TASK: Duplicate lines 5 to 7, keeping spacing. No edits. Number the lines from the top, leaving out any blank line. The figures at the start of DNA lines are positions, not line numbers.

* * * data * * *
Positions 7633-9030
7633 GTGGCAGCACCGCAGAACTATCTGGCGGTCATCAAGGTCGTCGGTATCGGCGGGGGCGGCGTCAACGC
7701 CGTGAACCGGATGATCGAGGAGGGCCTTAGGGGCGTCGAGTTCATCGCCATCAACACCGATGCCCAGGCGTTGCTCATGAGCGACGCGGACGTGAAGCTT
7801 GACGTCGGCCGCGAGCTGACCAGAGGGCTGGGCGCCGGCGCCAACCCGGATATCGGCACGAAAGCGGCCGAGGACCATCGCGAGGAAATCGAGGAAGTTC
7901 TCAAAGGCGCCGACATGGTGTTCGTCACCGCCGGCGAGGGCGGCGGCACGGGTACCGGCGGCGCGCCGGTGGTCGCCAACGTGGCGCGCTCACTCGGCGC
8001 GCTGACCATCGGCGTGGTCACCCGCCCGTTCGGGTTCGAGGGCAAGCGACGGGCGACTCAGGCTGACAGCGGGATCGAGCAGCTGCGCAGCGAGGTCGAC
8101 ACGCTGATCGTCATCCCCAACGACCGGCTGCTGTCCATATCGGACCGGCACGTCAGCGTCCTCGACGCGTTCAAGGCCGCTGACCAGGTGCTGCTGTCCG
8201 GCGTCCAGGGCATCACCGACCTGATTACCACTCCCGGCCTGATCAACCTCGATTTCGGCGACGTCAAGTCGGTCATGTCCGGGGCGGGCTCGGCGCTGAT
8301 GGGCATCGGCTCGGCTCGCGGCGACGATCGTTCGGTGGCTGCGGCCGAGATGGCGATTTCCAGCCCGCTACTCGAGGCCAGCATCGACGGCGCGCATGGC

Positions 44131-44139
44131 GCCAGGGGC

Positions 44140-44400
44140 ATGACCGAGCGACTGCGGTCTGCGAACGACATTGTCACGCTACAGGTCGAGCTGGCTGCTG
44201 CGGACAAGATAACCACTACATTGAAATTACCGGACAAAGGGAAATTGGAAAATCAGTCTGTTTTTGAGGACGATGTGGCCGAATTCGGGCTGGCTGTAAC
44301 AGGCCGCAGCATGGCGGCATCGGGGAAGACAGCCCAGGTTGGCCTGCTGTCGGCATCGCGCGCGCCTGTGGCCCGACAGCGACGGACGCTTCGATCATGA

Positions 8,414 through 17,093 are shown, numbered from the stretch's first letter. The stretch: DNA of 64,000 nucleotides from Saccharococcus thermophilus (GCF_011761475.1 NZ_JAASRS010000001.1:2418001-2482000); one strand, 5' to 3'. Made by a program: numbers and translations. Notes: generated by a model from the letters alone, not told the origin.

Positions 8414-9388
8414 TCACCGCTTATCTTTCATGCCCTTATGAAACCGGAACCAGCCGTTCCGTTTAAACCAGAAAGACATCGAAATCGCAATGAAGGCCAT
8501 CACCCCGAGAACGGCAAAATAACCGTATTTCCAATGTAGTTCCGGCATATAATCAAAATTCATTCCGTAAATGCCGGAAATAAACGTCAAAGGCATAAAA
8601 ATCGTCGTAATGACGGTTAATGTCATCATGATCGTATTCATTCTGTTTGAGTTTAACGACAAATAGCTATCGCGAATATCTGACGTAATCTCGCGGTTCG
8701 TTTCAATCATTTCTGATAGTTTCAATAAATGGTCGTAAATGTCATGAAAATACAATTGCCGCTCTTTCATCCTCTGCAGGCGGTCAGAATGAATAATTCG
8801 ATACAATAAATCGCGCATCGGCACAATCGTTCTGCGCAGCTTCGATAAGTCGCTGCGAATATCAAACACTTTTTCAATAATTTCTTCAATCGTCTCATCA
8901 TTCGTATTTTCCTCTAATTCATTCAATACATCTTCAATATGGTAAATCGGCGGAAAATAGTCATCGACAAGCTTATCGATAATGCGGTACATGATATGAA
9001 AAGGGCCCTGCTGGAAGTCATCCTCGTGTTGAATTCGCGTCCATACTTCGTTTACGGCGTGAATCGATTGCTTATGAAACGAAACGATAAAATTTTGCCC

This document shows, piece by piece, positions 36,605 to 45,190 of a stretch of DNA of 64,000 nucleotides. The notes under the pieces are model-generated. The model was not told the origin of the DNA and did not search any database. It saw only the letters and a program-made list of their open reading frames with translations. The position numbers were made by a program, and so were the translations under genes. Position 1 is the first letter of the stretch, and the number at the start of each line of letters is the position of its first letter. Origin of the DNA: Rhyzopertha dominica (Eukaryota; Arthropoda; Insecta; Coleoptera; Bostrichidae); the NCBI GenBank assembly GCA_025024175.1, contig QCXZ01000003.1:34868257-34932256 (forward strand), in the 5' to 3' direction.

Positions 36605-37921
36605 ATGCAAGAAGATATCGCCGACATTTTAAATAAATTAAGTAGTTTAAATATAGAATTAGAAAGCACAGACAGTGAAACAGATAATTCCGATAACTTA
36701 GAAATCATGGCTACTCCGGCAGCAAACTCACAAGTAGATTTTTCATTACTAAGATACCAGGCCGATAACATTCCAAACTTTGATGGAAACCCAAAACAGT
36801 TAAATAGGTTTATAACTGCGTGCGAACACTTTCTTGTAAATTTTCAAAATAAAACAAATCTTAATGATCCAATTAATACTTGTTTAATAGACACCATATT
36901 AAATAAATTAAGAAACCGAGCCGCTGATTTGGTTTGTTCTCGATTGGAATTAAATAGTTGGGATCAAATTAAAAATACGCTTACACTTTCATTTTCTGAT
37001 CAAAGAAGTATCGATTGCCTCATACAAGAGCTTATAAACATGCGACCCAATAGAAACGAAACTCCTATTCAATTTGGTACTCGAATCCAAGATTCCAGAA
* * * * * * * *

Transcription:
7901 TCAAAGGCGCCGACATGGTGTTCGTCACCGCCGGCGAGGGCGGCGGCACGGGTACCGGCGGCGCGCCGGTGGTCGCCAACGTGGCGCGCTCACTCGGCGC
8001 GCTGACCATCGGCGTGGTCACCCGCCCGTTCGGGTTCGAGGGCAAGCGACGGGCGACTCAGGCTGACAGCGGGATCGAGCAGCTGCGCAGCGAGGTCGAC
8101 ACGCTGATCGTCATCCCCAACGACCGGCTGCTGTCCATATCGGACCGGCACGTCAGCGTCCTCGACGCGTTCAAGGCCGCTGACCAGGTGCTGCTGTCCG